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Women in education: USU research reveals few women become superintendents

Two years ago, Taryn Kay was appointed superintendent of the Grand County School District, which meant she took charge in the midst of a worldwide pandemic.

Her first year as superintendent was spent navigating mask requirements and leading efforts to help students who had experienced learning loss get back on track after attending school online for the last few months of 2020.

Each day brought new challenges but Kay leaned on her nearly 30 years of experience as a classroom teacher, special education director and principal in the Grand County schools to guide her in the superintendency.

She clearly wanted the job, having applied for the superintendent’s position on two previous occasions.

“They hired men in both instances, both not from Moab. When I became superintendent, I actually got appointed,” she said.

A 2019 study by the national School Superintendents Association found that while 72% of K-12 educators were women, just 13% of school superintendents were women.

“I think it’s an interesting thing. I’ve always wondered about that myself when a huge percentage of teachers are women and a huge percentage of administrators are men,” Kay said.

In Utah, 14% of the state’s 41 public school districts are led by women. Kay is one of six of those superintendents, now starting her third year on the job.

merlin_2932399.jpgMemorabilia hangs in the office of Grand County School District Superintendent Taryn Kay in Moab on Friday, July 22, 2022.

Spenser Heaps, Deseret News

Utah’s State Superintendent of Public Instruction Sydnee Dickson was appointed by the state school board in 2016 and is just the second woman to hold the top post in 55 years.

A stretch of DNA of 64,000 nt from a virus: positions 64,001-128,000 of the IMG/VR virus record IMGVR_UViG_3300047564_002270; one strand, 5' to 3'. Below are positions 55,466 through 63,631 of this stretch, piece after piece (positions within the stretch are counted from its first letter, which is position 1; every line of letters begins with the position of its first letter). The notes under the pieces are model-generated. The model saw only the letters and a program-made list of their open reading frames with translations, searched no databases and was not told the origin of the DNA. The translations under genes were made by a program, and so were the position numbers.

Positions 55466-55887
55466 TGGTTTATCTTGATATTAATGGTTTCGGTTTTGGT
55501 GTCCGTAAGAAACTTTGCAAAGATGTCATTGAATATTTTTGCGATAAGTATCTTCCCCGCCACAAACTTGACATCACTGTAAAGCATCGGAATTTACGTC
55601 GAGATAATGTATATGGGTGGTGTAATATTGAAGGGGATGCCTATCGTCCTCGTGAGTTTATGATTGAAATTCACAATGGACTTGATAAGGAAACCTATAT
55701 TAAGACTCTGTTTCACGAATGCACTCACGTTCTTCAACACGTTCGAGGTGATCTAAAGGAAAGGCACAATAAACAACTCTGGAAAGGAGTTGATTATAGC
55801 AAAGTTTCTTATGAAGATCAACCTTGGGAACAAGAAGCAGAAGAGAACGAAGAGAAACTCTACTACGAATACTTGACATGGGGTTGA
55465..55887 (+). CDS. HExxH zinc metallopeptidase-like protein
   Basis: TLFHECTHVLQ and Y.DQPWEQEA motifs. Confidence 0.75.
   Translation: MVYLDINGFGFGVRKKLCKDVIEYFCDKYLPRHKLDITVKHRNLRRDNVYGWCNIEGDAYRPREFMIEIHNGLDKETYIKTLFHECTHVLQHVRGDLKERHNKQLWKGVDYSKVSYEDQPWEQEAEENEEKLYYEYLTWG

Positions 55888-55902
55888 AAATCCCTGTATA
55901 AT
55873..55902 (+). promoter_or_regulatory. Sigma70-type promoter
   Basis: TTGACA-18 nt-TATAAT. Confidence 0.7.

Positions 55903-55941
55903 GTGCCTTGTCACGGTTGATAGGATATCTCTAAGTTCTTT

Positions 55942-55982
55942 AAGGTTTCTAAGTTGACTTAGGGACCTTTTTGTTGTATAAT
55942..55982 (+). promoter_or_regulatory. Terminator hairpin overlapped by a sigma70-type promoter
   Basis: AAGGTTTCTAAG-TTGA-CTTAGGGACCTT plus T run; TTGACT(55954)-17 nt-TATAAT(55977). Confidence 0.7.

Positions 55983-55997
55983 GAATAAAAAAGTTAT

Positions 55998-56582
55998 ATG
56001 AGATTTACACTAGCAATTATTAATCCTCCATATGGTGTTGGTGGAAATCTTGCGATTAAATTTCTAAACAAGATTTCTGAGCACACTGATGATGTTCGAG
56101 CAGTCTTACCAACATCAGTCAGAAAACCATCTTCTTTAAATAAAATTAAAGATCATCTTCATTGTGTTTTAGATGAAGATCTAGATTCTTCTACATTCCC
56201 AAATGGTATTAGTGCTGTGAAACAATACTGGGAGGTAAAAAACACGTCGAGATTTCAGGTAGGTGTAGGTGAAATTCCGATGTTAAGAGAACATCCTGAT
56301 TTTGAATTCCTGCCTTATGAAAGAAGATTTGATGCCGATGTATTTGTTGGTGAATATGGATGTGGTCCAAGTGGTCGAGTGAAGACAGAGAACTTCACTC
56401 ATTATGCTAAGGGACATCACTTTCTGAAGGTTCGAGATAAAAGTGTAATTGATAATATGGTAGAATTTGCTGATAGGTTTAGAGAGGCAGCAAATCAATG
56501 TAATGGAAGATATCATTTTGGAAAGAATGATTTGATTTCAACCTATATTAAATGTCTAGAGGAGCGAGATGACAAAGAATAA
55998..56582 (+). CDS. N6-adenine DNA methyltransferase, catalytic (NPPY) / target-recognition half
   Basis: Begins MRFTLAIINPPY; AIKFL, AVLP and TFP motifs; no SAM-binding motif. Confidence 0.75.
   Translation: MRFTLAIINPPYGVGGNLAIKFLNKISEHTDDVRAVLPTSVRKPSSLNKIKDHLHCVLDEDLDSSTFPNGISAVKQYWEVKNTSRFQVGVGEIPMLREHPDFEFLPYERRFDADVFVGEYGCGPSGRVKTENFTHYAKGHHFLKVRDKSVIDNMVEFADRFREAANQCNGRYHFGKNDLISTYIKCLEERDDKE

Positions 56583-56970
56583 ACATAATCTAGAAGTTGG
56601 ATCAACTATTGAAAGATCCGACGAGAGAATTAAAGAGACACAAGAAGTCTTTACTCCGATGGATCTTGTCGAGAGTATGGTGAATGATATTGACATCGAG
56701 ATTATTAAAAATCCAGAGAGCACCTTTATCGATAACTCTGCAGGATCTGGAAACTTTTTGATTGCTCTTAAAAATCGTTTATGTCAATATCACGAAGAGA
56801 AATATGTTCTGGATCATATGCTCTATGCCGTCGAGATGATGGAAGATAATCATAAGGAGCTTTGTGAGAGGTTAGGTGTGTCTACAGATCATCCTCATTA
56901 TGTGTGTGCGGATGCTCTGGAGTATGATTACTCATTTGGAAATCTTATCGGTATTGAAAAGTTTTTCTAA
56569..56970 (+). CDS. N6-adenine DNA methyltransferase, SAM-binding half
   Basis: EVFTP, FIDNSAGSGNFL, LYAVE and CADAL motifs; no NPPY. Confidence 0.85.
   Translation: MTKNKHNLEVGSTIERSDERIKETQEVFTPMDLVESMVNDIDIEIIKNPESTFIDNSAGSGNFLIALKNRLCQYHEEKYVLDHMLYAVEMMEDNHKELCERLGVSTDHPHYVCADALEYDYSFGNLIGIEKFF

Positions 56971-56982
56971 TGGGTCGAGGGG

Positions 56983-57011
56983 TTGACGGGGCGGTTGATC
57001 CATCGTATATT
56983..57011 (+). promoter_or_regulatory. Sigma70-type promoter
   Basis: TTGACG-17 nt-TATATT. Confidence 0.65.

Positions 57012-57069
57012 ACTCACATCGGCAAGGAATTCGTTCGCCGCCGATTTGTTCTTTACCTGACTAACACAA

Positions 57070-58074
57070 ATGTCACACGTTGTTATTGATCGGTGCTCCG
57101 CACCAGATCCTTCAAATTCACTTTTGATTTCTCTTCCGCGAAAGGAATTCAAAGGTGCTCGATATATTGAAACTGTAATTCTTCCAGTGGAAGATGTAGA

Numbers of women principals have increased in recent years but Utah lags behind national rates there, too. There is a much higher percentage of female principals in elementary schools than in middle and high schools.

Some of the highest percentages of women leaders in K-12 education in Utah are found in charter schools, in which just over 60% have female principals, and among Utah elementary school assistant superintendents, of which 71.4% are women, according to the report.

A new report by the Utah State University Utah Women & Leadership Project shows some upward trends, particularly in numbers of women leading public charter schools.

Susan Madsen, founding director of the leadership project and one of the study’s authors, said she hopes more women will fill leadership roles in K-12 education in the future.

“Having equal representation of men and women leaders in our schools is critical since both have diverse experience and skills that can complement each other,” Madsen said in a statement.

The report’s other authors, Hannah Payne and Kim Buesser, who are research associates for the Utah Women & Leadership Project, note that “Women in leadership offer more diverse pathways to better decision-making, and women in general are more committed to inclusiveness and cooperation in the workplace.”

Women’s presence in leadership positions provides female role models for staff and students, which research suggests may positively impact women’s leadership behaviors, the researchers wrote.

Kay said at different times in her career she was encouraged to seek leadership opportunities, which is something she urges women educators to do as well.

“I just let people know that they can do it and to not get discouraged if they don’t get something on the first go-round,” she said. Kay said it was her experience that interview committees tended to be more amenable to male candidates, which is also interesting considering elected local school board members in Utah are nearly evenly divided between men to women.

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